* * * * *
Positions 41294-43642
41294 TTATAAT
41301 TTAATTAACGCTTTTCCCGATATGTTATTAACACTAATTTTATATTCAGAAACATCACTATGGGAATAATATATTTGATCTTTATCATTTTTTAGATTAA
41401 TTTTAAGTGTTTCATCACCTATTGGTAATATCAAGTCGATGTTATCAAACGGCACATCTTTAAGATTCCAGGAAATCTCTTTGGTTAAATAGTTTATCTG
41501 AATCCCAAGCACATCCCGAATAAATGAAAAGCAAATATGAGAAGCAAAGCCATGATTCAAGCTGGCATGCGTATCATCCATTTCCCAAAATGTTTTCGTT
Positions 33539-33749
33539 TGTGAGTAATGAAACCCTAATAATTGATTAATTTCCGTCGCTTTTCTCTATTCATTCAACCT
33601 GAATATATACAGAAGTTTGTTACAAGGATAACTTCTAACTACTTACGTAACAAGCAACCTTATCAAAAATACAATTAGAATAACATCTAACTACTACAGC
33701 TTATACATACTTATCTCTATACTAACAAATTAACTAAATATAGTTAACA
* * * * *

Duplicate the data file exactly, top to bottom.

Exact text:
Positions 41294-43642
41294 TTATAAT
41301 TTAATTAACGCTTTTCCCGATATGTTATTAACACTAATTTTATATTCAGAAACATCACTATGGGAATAATATATTTGATCTTTATCATTTTTTAGATTAA
41401 TTTTAAGTGTTTCATCACCTATTGGTAATATCAAGTCGATGTTATCAAACGGCACATCTTTAAGATTCCAGGAAATCTCTTTGGTTAAATAGTTTATCTG
41501 AATCCCAAGCACATCCCGAATAAATGAAAAGCAAATATGAGAAGCAAAGCCATGATTCAAGCTGGCATGCGTATCATCCATTTCCCAAAATGTTTTCGTT
Positions 33539-33749
33539 TGTGAGTAATGAAACCCTAATAATTGATTAATTTCCGTCGCTTTTCTCTATTCATTCAACCT
33601 GAATATATACAGAAGTTTGTTACAAGGATAACTTCTAACTACTTACGTAACAAGCAACCTTATCAAAAATACAATTAGAATAACATCTAACTACTACAGC
33701 TTATACATACTTATCTCTATACTAACAAATTAACTAAATATAGTTAACA